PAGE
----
Vegas software creates SFK files, or peak files, for all audio events imported into a project. These files contain data which helps draw the waveform on the screen. They allow files, especially large ones, to be opened quickly. In general, these files are created automatically by the program and are extermely small in size. After closing the project, they can be deleted, but will be generated again next time the software needs to display the audio file's waveform (like when you re-open the project).
. . . . Can a softwere that hide these file automaticly! . . . .
This may not be desirable, assuming you have Windows Explorer in its standard mode ie hiding files marked as hidden, there could be that some time in the future the hidden files would be forgotten and then you end up losing large quantities of disc space, which may be limited if using SSD drives, and then trying to find the reason why.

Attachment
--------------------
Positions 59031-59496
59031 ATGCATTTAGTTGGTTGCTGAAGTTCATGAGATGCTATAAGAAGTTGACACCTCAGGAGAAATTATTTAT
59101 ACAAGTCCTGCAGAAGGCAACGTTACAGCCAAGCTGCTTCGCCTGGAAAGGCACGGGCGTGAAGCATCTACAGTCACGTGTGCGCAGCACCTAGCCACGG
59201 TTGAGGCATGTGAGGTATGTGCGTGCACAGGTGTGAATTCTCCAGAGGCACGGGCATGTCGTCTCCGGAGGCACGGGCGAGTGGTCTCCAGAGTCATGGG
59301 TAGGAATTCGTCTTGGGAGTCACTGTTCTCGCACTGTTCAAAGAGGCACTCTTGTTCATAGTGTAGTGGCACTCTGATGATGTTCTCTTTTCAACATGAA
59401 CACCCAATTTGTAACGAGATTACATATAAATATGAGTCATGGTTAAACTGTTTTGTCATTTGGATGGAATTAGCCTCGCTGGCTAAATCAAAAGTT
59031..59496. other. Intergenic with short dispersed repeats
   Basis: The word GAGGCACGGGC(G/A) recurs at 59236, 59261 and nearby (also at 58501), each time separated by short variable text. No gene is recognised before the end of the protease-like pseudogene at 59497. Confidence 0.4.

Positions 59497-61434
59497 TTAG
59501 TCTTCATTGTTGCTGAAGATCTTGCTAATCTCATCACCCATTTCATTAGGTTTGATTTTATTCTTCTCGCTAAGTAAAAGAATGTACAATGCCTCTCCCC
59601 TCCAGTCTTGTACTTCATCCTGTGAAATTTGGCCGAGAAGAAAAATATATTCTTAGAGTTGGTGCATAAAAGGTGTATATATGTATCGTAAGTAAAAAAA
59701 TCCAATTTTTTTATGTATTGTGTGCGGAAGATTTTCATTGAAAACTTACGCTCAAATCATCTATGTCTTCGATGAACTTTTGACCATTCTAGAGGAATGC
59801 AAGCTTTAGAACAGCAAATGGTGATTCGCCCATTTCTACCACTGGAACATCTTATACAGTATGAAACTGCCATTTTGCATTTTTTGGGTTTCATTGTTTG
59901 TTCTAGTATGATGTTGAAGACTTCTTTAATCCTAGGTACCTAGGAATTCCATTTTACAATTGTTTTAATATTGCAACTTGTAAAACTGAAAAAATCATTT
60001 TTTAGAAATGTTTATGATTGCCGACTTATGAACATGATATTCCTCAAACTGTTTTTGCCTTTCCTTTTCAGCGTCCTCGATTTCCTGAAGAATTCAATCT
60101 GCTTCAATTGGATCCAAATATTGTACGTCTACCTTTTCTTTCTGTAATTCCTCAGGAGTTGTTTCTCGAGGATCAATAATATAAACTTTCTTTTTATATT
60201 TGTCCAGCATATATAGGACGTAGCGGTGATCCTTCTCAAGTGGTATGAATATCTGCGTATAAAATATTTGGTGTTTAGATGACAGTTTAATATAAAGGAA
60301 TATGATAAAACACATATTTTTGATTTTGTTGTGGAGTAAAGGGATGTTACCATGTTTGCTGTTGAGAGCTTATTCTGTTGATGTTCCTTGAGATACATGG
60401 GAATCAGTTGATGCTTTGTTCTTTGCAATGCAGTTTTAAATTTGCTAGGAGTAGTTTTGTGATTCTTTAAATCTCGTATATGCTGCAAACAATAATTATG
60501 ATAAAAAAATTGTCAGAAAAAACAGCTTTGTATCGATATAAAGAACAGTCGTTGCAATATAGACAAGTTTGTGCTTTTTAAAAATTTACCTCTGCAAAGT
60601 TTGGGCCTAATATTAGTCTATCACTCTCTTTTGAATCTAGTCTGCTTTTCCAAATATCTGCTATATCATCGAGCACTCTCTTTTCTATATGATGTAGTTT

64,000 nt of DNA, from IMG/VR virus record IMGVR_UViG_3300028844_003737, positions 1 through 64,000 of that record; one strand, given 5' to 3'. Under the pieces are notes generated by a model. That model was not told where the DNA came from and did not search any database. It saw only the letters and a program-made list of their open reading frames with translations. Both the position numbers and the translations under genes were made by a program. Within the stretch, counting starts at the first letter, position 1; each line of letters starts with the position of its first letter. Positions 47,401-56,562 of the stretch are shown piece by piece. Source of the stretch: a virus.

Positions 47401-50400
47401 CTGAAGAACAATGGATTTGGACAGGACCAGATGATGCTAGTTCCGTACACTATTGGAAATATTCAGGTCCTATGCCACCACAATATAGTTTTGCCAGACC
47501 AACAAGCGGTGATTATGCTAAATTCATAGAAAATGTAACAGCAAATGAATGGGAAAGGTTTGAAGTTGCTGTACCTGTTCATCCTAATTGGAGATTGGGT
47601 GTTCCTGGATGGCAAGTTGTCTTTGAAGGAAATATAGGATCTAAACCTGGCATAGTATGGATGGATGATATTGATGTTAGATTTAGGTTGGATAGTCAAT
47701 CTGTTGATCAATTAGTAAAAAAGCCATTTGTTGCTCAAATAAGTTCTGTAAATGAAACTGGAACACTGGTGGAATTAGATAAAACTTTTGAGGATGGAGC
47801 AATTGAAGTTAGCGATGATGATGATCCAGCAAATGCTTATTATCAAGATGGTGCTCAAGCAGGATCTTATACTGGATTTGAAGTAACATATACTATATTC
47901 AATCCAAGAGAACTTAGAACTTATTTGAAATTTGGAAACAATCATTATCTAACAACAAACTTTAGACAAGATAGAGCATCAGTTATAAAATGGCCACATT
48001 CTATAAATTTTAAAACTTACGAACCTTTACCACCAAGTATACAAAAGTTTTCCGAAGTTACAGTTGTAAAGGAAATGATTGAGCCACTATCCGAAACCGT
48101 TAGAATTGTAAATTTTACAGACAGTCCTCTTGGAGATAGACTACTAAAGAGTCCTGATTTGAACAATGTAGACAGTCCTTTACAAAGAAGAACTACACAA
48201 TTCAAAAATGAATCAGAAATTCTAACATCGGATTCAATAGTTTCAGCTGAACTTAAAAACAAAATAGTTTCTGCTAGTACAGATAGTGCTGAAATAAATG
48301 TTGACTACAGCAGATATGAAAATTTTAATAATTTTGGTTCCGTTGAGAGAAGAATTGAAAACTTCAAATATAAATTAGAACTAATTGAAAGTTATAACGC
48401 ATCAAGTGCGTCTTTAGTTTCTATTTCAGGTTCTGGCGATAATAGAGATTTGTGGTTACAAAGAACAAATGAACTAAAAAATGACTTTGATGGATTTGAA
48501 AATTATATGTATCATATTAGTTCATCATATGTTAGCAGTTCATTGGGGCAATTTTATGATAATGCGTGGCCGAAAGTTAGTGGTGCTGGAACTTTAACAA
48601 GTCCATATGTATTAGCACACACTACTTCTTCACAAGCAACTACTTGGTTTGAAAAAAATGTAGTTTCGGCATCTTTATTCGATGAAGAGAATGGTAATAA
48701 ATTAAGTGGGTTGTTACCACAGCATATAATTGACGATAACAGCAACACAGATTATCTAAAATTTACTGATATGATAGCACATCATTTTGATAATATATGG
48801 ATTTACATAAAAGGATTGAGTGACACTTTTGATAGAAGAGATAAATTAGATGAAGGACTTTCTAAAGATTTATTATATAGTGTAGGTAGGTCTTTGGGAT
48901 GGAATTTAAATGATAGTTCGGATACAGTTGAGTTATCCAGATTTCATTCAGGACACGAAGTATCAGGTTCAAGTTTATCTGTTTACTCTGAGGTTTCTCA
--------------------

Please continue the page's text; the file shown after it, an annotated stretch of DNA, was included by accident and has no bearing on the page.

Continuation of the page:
Once a project is finished they can be deleted manually, this can be a laborious task however.
I use a backup program, SyncBack, to back up my projects to external hard drive and, like several others, it has the capability of 'black listing' specified file extensions from being backed up.
Once backup is complete I delete the entire project on the working drive.
There is a way to avoid sfk files but it may not be desirable or convenient, and that is to have your source files located somewhere where Vegas cannot write the sfk files. It then has to recreate them each time. I discovered this with MS12 Suite which came with some Sony music tracks. I placed these in my C:\Program files along with MS12. Whenever I used one of the tracks I found when opening the project the sfk files were being redone. I've subsequently moved the music tracks elsewhere to avoid this.